She is survived by her husband, Eric Tachau; three children (Katherine Tachau of Iowa City, IA; Susan Tachau of Philadelphia, PA; and David Tachau of Louisville, KY); her mother, Mrs. Carl Neitzel of Cleveland, OH; a brother, William Bonsteel, of Washington, DC; a sister, Carol Ratliff, of Detroit, MI; and four grandchildren.

C. David Tompkins

C. David Tompkins, 52, professor and former chairman (1971-77) of the Department of History at Northeastern Illinois University, died on January 3.

Born in Battle Creek, MI, in 1939, Dr. Tompkins received his bachelor’s degree from Northwestern University. He received a master’s degree from the University of Wisconsin and his doctorate in 1966 from the University of Michigan, where he had studied with Professor Sidney Fine.

Dr. Tompkins taught U.S. history and was a specialist in foreign policy. An indefatigable researcher, he had lectured extensively on his research and was the author of about 20 articles, short stories, and biographical sketches. He wrote the book Arthur Vandenberg: The Evolution of a Modern Republican, about the founding father of the American bipartisan foreign policy in the post-war years. The book became a standard reference for the study of the post-war period.

Dr. Tompkins also taught briefly at the University of Wisconsin, Loyola University-Chicago, Western Michigan University, and the University of Illinois. He was widely recognized as an outstanding classroom teacher who challenged students to think beyond the textbook. For the past two decades Dr. Tompkins was a professor of history at Northeastern Illinois University in Chicago.

He is survived by his mother, Mary Catherine Tompkins of Battle Creek; and two children, Robert David Tompkins of Wilmette and Joan Marie Alderton of Clinton, IA.

Melvin G. Holli
University of Illinois at Chicago

Caroline F. Ware

Caroline F. Ware, 90, a former professor of social work and history at Howard University and a former United Nations technical advisor, died on April 5.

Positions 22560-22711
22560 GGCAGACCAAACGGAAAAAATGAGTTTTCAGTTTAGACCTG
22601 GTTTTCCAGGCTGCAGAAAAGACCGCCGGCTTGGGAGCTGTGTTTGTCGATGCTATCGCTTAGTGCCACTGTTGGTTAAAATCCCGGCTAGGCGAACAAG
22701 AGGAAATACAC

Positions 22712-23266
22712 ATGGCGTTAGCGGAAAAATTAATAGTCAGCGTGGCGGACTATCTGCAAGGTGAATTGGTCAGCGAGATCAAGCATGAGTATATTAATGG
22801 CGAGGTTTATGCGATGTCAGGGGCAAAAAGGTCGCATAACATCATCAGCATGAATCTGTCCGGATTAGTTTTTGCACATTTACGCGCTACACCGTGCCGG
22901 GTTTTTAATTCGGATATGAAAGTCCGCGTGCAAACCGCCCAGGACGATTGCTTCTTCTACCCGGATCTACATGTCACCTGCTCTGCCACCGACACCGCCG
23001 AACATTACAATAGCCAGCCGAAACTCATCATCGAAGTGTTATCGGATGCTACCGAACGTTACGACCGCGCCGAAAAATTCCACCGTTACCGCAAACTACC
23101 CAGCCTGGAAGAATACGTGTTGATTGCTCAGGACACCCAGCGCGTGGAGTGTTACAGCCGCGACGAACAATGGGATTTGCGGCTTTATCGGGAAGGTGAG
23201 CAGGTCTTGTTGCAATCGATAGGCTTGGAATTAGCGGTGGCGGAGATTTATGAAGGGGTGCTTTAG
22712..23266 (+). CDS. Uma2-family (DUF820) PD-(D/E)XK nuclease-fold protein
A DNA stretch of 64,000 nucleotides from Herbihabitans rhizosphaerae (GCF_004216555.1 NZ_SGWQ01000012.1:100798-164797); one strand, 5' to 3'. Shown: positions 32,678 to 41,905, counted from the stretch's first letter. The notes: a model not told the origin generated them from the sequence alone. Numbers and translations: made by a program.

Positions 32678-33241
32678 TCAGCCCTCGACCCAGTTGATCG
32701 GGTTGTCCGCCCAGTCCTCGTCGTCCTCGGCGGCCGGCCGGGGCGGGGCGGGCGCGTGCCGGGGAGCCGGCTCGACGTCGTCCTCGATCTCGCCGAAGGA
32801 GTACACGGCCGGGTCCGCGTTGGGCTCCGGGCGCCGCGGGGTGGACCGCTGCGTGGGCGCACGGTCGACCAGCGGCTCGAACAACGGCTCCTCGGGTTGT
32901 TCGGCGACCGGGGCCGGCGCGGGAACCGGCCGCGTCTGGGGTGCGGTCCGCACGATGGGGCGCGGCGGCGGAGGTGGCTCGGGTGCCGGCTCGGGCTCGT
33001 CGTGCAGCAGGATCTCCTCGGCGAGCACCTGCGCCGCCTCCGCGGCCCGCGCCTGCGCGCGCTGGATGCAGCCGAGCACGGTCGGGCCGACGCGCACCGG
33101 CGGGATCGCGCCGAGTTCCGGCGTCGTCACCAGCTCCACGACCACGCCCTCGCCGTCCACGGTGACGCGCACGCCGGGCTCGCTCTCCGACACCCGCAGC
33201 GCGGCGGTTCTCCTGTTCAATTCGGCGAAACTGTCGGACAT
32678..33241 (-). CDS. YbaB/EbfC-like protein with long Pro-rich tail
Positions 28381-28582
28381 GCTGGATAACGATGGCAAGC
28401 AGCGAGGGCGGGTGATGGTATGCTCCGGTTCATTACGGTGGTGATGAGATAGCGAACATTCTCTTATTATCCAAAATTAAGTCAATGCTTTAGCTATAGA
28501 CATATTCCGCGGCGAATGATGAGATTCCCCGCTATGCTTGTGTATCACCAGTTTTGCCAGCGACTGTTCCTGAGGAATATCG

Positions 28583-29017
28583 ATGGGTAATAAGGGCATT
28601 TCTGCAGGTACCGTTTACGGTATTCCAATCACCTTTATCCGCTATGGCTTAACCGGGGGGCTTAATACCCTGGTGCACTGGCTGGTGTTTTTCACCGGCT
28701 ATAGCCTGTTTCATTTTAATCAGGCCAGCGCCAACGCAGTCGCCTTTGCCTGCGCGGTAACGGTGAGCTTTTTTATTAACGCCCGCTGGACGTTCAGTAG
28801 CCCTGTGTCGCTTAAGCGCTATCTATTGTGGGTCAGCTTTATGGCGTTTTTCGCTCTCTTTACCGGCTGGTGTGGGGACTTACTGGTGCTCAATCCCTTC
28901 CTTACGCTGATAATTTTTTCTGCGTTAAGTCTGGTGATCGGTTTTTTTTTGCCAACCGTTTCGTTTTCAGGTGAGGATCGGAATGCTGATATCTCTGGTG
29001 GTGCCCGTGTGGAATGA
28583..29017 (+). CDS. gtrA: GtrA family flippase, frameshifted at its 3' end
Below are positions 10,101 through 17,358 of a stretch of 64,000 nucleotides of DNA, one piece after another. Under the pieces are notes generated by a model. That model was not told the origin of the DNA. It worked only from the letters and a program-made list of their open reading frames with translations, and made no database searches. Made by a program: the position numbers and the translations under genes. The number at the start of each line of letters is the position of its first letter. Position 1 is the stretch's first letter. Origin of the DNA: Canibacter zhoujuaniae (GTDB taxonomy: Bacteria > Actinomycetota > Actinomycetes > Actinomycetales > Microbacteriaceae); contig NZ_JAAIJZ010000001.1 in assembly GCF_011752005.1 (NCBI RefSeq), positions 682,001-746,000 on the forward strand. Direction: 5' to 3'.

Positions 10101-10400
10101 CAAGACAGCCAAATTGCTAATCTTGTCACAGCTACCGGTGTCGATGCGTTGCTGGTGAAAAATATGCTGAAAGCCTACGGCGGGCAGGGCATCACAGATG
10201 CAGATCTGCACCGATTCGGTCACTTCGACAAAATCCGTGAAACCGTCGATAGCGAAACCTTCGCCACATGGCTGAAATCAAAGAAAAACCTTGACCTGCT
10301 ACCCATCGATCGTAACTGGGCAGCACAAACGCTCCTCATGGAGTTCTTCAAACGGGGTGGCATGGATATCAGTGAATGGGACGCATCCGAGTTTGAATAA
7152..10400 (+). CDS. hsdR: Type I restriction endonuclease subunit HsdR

Dr. Ware, a native of Brookline, MA, graduated from Vassar College and received master’s and doctoral degrees in history from Harvard University.

After nine years as a history professor at Vassar, she came to the Washington area in 1934. She taught social work at American University from 1935 to 1944.

During that time she also worked in the consumer divisions at the National Emergency Council and the Office of Price Administration.

She was on the faculty of the Howard University School of Social Work from 1945 to 1961. Between 1962 and 1976, she was a technical advisor in community development and cultural affairs for the United Nations with missions in Central and South America.

Dr. Ware wrote several sociological books, including Early New England Cotton Manufacture and A Cultural Approach to History. She was author and editor for UNESCO’s six-volume History of the Scientific and Cultural Development of Mankind.

She was a member of the Washington Urban League, the American Historical Association, and the National Association of Social Workers. She received the Urban League’s community service award in 1974 and the National Consumer League’s Trumpeter award in 1978.

In 1988 Dr. Ware donated her 70-acre farm and apple orchard, worth over two million dollars, to the Northern Virginia Park Authority, which now operates the Meadowlark Gardens Regional Park on the site.

Dr. Ware leaves no immediate survivors. Her husband, Gardiner C. Means, died in 1988.